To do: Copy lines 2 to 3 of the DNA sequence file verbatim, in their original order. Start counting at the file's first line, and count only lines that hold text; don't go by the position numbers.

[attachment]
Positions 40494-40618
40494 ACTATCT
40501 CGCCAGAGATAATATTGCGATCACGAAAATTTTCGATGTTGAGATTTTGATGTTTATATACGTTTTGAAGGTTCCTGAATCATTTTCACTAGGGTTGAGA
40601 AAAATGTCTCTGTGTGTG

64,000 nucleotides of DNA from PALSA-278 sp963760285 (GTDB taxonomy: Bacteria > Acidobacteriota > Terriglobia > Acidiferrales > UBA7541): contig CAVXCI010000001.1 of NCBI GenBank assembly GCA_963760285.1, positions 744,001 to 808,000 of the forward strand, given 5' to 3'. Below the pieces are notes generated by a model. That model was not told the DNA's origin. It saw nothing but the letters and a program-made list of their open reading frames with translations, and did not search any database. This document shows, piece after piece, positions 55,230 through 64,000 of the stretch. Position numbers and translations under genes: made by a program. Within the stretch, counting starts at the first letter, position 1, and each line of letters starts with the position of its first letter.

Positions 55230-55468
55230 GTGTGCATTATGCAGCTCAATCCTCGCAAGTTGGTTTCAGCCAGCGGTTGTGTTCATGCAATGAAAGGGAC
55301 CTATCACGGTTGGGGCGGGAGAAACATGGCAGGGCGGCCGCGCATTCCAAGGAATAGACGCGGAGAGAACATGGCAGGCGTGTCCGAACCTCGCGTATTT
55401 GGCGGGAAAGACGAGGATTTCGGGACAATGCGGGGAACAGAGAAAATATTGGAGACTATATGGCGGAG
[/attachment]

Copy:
40494 ACTATCT
40501 CGCCAGAGATAATATTGCGATCACGAAAATTTTCGATGTTGAGATTTTGATGTTTATATACGTTTTGAAGGTTCCTGAATCATTTTCACTAGGGTTGAGA